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Report of the UN High Commissioner for Human Rights Investigation on Sri Lanka released

Sep 18, 2015 12:07 IST

The report of the UN High Commissioner for Human Rights Investigation on Sri Lanka (OISL) was released on 16 September 2015 in Geneva, Switzerland.

The OISL was appointed by the UN High Commissioner for Human Rights in 2014.

The OISL investigated the last phase of the civil war in Sri Lanka between 2002 and 2011 and concluded that war crimes and crimes against humanity were committed by both sides-Sri Lankan Security Agencies and the Liberation Tigers of Tamil Eelam (LTTE).

To deliver justice to the victims, the report recommended the establishment of a hybrid special court by integrating international judges, prosecutors, lawyers and investigators.

Some of the most serious crimes documented in the report are

Unlawful killings:  committed by both parties, as well as by paramilitary groups linked to the security forces. Tamil politicians, humanitarian workers, journalists and ordinary civilians were among the alleged victims of Sri Lankan security forces and associated paramilitaries.
LTTE also reportedly killed Tamil, Muslim and Sinhalese civilians, through indiscriminate suicide bombings and mine attacks, as well as assassinations of individuals including public officials, academics and dissenting Tamil political figures.

Sexual and gender-based violence: sexual violence was committed against detainees, often extremely brutally, by the Sri Lankan security forces, with men as likely to be victims as women and not a single perpetrator of sexual violence related to the armed conflict is so far known to have been convicted.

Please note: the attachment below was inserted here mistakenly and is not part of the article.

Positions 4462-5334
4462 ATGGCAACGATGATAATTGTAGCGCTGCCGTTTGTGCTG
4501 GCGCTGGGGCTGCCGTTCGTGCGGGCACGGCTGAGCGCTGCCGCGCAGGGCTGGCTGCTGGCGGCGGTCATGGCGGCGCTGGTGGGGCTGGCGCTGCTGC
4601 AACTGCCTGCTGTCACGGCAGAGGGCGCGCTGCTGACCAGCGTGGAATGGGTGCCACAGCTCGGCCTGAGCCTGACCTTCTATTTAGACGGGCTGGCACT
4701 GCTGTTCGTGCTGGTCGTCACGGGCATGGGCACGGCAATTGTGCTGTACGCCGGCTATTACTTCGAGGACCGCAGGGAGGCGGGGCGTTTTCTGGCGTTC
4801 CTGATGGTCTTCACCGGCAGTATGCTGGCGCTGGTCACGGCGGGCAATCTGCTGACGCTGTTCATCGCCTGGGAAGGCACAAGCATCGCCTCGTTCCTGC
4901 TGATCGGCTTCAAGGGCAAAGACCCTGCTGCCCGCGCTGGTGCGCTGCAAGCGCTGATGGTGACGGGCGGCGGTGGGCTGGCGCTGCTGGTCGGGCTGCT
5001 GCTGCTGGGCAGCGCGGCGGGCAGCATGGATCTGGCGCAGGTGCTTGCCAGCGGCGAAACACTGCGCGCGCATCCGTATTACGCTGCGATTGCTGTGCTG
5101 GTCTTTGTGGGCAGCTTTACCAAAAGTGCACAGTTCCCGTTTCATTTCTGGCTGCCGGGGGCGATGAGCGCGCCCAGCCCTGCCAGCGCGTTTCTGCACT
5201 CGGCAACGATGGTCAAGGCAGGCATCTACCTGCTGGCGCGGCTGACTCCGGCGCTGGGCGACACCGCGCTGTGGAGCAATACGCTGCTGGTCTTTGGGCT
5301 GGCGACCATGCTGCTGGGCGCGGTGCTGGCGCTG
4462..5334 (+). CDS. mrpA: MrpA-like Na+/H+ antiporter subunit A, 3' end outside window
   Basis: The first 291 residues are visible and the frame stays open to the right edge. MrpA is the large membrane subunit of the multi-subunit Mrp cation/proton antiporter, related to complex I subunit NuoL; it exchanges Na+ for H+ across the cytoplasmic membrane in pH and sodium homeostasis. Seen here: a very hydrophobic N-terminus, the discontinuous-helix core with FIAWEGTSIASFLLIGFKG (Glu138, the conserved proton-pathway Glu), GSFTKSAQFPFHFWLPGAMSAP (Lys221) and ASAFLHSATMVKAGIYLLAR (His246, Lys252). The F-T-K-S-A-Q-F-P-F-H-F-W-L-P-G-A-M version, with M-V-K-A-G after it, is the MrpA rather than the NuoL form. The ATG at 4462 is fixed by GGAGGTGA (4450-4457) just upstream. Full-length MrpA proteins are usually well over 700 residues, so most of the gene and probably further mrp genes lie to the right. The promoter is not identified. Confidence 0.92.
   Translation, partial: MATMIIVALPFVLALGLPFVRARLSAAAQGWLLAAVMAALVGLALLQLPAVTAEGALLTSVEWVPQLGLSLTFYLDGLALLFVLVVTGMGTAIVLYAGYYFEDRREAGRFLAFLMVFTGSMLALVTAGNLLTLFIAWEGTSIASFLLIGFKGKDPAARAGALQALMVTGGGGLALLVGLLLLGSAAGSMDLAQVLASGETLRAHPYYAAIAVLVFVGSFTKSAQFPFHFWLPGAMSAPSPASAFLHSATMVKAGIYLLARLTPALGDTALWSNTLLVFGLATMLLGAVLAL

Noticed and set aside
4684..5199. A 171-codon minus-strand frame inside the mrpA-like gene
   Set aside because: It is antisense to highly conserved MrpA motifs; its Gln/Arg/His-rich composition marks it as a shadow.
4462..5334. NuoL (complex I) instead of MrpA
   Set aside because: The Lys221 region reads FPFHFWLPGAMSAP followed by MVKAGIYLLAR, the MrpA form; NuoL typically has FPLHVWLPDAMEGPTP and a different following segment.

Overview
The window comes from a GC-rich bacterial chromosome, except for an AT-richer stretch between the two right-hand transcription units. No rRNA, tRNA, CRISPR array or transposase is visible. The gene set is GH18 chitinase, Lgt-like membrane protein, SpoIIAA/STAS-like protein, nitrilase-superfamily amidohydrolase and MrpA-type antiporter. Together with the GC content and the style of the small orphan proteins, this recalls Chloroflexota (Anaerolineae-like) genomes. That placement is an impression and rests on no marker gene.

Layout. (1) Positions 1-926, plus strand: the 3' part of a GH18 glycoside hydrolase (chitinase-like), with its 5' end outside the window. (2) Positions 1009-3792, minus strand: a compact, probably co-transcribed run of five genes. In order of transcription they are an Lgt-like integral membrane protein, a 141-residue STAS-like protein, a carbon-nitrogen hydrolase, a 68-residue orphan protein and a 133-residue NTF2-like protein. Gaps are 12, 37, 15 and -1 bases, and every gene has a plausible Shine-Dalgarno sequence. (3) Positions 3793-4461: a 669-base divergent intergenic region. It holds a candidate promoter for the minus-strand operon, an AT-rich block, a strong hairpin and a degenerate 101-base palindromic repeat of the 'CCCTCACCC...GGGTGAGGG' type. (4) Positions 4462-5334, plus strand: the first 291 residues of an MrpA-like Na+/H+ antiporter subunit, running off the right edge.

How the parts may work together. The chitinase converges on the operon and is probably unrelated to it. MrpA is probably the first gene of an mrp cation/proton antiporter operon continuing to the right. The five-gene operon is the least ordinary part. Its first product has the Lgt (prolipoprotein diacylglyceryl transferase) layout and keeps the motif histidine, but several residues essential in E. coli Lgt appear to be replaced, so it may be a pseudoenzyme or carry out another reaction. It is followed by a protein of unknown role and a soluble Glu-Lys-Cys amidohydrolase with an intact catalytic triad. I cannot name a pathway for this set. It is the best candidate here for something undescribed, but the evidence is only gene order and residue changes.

Enforced disappearances: Tens of thousands of Sri Lankans for decades, including throughout the 26-year armed conflict were affected by it. A large number of individuals who surrendered during the final phase of the war were disappeared, and remain unaccounted for. Many others, including people not directly linked to the conflict, disappeared, typically after abduction in ‘white vans.’

Torture and other forms of cruel, inhuman or degrading treatment: Brutal use of torture by the Sri Lankan security forces was widespread throughout the decade and  some of the more commonly used centres had rooms that were set up with torture equipment, illustrating the premeditated and systematic nature of the use of torture.

Recruitment of children and their use in hostilities, as well as abduction and forced recruitment of adults: Extensive recruitment and use of children in armed conflict by the LTTE and by the paramilitary Karuna group, which supported the Government following its spilt from the LTTE in 2004 was documented. Children were often recruited by force from homes, schools, temples and checkpoints, and, after basic training were sent to the frontlines.

Attacks on civilians and civilian objects: Repeated shelling by Government forces of hospitals and humanitarian facilities in the densely populated ‘No Fire Zones,’ which the Government itself had announced but which were inside areas controlled by the LTTE occurred.

Denial of humanitarian assistance: The Government may have deliberately blocked the delivery of sufficient food aid and medical supplies in the Vanni in the Northern Province, which may amount to the use of starvation of the civilian population as a method of warfare.

Violations during the detention of internally displaced people (IDPs) in closed camps: Almost 300000 IDPs were deprived of their liberty in camps for periods far beyond what is permissible under international law.

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